Is Facebook Wrong for Manipulating Moms and Dads in “Unethical” Science Experiment?

AUTHORS:

The Facts:

– Facebook Manipulated 689,003 Users’ Emotions for a Week for Questionable “Science” Research

– 42% of new mothers and 26% of new fathers exhibit signs of clinical depression, states a JAMA article. 

– Seven out of 10 moms have a Facebook profile and check their pages more than any other demographic.

– Research editors admit, “Facebook may have involved practices that were not fully consistent with the principles of obtaining informed consent and allowing participants to opt out.”

While the jury is out on whether Facebook’s manipulation of its user’s emotions for “science” – without their knowledge or permission – is technically a human rights violation or business as usual, there is little doubt that damage was done. If you missed the story, a paper in the Proceedings of the National Academy of Sciences revealed that Facebook intentionally manipulated the news feeds of nearly 700,000 users to study “emotional contagion through social networks.” In short, the social network hid either good news or bad news from users’ feeds to see how it affected their emotions. As a Forbes article stated, “If there was a week in January 2012 where you were only seeing photos of dead dogs or incredibly cute babies, you may have been part of the study…’*Probably* nobody was driven to suicide,’ tweeted one professor linking to the study, adding a “#jokingnotjoking” hashtag.”
42% of new mothers exhibit signs of clinical depression.

New Parents Are An At-Risk Population – #notjoking.

Perhaps you didn’t notice the Nuremberg Code-bashing experiment, or maybe you are on the “business as usual” side of the ongoing and heated argument. But for a moment, imagine you are one of thousands of new American parents who, unlike their counterparts across the globe, are isolated because of the lack of a Family Leave Policy and disconnected culture and therefore an at-risk population for clinical depression. Not a slight risk either. As a 2010 article in the Journal of the American Medical Association, JAMA, states, “Three to six months postpartum — 42 percent of mothers and 26 percent of fathers exhibit signs of clinical depression.” Read more on The Trauma of Parenthood, in this NYT’s article.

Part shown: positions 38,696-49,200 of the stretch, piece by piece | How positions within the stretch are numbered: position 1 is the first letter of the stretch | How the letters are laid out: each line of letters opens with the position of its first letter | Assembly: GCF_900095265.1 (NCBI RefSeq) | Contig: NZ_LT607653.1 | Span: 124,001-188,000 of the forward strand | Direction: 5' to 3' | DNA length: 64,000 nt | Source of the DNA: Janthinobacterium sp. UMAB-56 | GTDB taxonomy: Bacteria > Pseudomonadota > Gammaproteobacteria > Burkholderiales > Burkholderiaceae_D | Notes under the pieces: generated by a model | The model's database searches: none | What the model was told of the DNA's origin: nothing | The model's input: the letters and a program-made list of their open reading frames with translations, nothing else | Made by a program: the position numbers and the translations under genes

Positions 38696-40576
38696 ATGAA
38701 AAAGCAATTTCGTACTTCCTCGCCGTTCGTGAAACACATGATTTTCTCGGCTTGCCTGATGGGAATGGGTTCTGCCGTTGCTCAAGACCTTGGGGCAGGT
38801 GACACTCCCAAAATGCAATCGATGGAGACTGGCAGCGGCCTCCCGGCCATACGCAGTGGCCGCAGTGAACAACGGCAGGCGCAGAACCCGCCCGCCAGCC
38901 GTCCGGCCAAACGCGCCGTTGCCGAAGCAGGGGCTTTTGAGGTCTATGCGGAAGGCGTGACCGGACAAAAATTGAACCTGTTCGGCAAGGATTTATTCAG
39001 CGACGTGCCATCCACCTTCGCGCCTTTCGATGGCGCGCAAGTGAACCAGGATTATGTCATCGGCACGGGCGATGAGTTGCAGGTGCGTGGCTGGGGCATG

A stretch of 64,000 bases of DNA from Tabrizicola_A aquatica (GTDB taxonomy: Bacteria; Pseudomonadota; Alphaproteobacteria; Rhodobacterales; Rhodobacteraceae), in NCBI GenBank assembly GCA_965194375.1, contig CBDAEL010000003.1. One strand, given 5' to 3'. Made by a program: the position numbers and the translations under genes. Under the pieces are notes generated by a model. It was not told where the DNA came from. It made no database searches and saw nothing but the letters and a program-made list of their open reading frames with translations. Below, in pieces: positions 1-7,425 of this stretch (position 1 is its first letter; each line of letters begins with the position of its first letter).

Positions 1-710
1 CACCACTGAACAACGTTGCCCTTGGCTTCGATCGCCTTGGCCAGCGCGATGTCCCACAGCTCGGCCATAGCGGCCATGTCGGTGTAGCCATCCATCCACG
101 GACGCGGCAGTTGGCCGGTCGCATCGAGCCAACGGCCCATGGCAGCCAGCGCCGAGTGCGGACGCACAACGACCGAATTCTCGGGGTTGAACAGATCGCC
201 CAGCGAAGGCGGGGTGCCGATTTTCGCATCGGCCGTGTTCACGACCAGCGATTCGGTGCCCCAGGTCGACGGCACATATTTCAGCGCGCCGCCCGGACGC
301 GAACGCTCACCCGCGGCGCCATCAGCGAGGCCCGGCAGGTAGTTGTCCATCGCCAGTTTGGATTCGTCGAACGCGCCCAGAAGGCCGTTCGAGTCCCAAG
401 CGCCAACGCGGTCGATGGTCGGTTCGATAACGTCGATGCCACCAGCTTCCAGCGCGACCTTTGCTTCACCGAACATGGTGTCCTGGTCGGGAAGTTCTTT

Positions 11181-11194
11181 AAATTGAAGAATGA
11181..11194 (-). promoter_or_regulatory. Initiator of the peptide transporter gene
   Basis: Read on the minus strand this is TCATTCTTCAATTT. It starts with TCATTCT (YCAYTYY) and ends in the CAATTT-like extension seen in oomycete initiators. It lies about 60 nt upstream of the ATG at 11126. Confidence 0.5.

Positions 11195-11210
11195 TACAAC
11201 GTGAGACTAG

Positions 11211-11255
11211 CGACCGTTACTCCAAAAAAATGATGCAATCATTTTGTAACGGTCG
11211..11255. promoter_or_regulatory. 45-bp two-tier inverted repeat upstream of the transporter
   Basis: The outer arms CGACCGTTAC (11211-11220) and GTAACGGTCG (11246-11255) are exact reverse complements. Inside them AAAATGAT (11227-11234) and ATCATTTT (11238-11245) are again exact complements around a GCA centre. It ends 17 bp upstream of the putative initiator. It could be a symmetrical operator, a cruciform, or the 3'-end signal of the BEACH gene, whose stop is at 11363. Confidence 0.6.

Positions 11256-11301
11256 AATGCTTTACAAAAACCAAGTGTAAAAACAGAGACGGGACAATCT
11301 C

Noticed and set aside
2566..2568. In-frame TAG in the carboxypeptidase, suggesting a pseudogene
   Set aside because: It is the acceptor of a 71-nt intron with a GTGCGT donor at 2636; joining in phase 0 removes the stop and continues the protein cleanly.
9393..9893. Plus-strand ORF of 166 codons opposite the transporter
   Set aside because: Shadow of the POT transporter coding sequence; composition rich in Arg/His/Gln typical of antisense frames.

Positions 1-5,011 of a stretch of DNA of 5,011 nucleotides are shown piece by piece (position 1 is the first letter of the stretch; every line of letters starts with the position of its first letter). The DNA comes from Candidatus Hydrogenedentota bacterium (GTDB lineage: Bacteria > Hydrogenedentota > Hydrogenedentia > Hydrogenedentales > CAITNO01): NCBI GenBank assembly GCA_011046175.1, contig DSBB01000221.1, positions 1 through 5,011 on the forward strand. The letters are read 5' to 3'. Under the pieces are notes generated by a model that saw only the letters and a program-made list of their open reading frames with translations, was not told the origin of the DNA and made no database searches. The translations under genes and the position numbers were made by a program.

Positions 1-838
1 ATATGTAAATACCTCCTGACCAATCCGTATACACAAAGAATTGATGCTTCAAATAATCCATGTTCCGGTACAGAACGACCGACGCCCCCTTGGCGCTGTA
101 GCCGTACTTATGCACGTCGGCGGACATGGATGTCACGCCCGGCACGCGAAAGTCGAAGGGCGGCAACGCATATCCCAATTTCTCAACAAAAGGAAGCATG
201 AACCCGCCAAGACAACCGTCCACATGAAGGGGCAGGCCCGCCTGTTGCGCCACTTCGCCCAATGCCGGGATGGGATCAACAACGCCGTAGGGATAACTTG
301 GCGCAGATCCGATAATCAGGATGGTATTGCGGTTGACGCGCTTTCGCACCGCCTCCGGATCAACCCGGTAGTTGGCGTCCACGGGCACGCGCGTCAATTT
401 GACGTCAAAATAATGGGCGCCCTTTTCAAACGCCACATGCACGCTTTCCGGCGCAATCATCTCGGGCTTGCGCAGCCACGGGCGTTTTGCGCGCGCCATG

Now imagine being one of these at-risk parents logging onto Facebook in dire need of  human connection only to find an exclusively depressing stream of images and despondent posts from friends in a week-long science experiment you were unaware you were participating in because no one asked for your consent.  What isn’t hard to imagine is, what if that mom hanging on by her fingernails skipped making that family meal, popped a Xanax or her kid, put everyone and herself to bed early hoping for a better day only to reach out for human support the next day, and the next, for a week of high-tech engineered doom and gloom? As the privacy activist Lauren Weinstein chillingly wrote in a Twitter post, “I wonder if Facebook KILLED anyone with their emotion manipulation stunt. At their scale and with depressed people out there, it’s possible.”

How would you feel if this happened to you? Did it? How do you feel about the moms and dads you know and love being treated as guinea pigs? And more importantly, why doesn’t it occur to Facebook or its Frankenstein researchers to play out to the end their manipulative experiments on humanity to discover who is really impacted, not just the next post the Facebook mom reported for the sake of capturing advertising data? What consequences will never be quantified into Dr. Facebookenstein’s outrageous, morally and intellectually indefensible “research?”
7 out of 10 moms have a Facebook profile and check their pages more than any other demographic.

Is Facebook Unaware? 

Is it possible that Facebook didn’t realize that its emotional manipulation of news feeds could impact vulnerable families, meaning mothers and their children? Not likely. The well-cited Edison’s 2013 Moms and Media research report reveals that 7 out of 10 moms have a Facebook profile and moms check in more than any other demographic at an average of 5.1 times a day. Moms are driving force behind all forms of social media. They knew.